A worrying number of older women are entering formal treatment for alcoholism, according to new figures.
Nearly one in 10 of those starting treatment is now a woman aged 60 or more, which compares to 6% five years ago.
In contrast, women beginning treatment for alcoholism between the ages of 18 and 29 went down - from 18% five years ago to 14%, according to latest figures from Public Health England, quoted by the Priory Group, best known for offering rehabilitation to troubled celebrities.
The figures show a similar trend among older men - with 8% of those males entering treatment being over 60 compared to 6% five years ago.
The number of men aged between 18 and 29 entering treatment was 15% last year from 19% in 2008/09.
Some 835 people - men and women - died during treatment in 2013/14.
Priory consultant psychiatrist Dr Paul McLaren said: "A common pattern is for regular drinkers, who have had their consumption constrained by the structure of working, tipping into harmful drinking in retirement.
"Many of the women I see are retired professionals who never had issues with alcohol in the past.
"Then there is home delivery. I have seen many examples of alcohol being delivered to older people who are too damaged or impaired by it to go out and buy it themselves. So they don't even have to leave home to buy alcohol - supermarket delivery services will bring it straight to their door."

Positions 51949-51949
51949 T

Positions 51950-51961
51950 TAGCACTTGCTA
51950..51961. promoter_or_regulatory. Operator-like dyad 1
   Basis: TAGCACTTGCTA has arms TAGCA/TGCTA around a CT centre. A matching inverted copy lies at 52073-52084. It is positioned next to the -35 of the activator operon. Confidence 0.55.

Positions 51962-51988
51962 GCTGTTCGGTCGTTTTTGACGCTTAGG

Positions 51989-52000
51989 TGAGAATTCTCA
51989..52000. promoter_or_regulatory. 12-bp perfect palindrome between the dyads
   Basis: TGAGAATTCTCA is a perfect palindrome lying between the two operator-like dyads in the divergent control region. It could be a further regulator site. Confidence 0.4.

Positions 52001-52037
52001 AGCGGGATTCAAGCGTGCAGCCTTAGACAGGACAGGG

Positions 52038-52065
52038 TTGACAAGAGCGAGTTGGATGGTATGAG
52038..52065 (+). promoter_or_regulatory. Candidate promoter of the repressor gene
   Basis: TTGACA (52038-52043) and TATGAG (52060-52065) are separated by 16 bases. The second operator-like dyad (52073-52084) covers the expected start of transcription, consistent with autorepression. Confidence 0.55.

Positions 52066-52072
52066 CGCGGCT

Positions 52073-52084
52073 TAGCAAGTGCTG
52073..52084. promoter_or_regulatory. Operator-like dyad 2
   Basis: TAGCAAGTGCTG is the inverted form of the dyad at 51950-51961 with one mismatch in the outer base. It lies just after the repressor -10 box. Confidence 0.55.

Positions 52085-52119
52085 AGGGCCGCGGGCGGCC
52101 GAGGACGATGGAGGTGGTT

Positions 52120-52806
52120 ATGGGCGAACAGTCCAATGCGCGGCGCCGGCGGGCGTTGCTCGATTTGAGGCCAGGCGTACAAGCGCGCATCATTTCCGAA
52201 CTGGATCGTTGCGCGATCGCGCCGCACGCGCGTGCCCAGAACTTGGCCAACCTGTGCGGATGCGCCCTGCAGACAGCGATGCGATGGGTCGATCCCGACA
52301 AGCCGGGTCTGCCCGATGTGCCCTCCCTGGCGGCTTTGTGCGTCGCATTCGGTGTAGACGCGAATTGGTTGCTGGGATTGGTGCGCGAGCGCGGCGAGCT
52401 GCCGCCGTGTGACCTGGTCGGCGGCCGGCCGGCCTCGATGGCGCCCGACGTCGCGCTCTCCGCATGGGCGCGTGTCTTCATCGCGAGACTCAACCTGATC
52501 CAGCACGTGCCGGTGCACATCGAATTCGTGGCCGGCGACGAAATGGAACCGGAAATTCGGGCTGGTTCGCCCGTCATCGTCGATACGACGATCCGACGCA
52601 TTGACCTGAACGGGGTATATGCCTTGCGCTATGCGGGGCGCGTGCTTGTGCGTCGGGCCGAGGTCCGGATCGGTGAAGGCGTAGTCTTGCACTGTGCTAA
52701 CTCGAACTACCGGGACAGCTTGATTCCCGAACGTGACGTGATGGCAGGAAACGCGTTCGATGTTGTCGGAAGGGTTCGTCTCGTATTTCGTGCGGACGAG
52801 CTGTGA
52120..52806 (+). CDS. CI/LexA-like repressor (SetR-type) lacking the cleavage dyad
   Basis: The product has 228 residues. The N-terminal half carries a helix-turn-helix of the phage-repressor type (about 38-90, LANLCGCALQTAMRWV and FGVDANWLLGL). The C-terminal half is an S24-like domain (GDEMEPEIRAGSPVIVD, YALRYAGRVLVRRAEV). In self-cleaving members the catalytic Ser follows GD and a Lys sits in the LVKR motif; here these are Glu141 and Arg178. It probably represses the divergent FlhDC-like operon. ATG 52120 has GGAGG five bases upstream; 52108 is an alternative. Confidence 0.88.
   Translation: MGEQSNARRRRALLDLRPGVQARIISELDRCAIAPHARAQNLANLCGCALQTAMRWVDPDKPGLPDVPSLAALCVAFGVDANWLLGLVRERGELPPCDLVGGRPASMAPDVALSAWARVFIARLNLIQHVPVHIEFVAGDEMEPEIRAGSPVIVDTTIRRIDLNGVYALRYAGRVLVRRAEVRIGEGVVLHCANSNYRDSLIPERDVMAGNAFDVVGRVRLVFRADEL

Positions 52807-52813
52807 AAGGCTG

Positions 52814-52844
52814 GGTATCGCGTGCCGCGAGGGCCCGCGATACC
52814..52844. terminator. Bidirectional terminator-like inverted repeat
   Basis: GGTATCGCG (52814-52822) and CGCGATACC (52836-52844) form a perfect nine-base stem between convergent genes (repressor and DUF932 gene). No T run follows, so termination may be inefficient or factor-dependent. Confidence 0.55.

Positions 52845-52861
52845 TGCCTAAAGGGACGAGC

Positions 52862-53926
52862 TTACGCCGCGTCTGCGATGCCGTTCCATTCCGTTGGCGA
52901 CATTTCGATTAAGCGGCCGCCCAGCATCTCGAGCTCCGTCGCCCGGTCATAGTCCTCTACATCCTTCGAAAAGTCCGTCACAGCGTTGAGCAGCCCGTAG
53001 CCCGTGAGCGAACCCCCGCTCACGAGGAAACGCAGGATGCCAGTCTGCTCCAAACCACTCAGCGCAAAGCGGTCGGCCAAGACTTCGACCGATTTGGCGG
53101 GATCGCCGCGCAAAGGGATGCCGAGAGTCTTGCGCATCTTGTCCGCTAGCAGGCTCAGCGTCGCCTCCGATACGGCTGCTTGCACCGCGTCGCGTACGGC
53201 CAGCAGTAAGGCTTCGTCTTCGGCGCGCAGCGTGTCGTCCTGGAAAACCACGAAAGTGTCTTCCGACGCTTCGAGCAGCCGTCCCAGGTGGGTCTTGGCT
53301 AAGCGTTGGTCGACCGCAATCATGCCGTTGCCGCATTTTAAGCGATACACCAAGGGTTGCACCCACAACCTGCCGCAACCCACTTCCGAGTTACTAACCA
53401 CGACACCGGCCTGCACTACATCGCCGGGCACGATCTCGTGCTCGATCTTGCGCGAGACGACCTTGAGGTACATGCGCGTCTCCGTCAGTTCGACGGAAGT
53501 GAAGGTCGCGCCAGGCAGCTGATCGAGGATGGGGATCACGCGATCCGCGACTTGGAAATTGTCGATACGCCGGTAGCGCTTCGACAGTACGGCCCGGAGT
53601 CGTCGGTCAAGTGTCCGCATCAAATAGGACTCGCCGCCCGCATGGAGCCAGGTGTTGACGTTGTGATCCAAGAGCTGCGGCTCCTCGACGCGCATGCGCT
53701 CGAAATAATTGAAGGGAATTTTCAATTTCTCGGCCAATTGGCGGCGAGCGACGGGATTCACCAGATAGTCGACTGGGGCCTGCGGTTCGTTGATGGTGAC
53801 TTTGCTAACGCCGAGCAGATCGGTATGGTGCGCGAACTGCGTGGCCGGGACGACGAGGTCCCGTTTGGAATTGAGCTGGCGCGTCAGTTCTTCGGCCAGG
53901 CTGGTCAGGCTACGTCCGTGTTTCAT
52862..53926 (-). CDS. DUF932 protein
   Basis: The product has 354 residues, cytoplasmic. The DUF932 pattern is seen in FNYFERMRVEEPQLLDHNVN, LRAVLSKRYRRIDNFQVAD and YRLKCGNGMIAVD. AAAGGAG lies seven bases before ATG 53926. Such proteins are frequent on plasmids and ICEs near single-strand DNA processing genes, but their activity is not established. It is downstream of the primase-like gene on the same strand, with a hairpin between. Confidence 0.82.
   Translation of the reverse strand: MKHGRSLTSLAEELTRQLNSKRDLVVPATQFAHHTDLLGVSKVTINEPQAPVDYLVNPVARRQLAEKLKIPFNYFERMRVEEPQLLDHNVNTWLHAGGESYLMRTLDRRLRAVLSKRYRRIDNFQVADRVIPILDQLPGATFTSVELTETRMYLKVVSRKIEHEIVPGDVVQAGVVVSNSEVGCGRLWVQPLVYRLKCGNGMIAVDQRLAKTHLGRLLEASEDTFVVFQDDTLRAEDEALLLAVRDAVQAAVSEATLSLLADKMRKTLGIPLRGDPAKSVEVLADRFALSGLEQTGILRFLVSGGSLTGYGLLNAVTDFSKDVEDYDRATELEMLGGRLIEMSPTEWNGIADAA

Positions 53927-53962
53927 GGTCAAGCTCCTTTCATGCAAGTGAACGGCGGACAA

He added: "Retirement, bereavement and loneliness can increase a person's drive for alcohol.
"But the dangers of alcohol are increased among older drinkers, particularly because of medication, frailty and other health problems.
"Heavy drinking is associated with a raised risk of high blood pressure, type 2 diabetes. Alcohol can lead to brain damage. It is a powerful toxin that can damage every organ in the body and we are more susceptible to it as we get older.
"Because older women don't necessarily fit the stereotypes people hold about alcohol misuse, and because they often keep their drinking hidden, there just aren't enough services out there to offer them the help they need.
"Some are socialising more - which is wonderful, but of course that often revolves around taking alcohol, and some elderly people mistakenly believe they have built up an alcohol tolerance."
The figures are being highlighted at the start of Alcohol Awareness Week.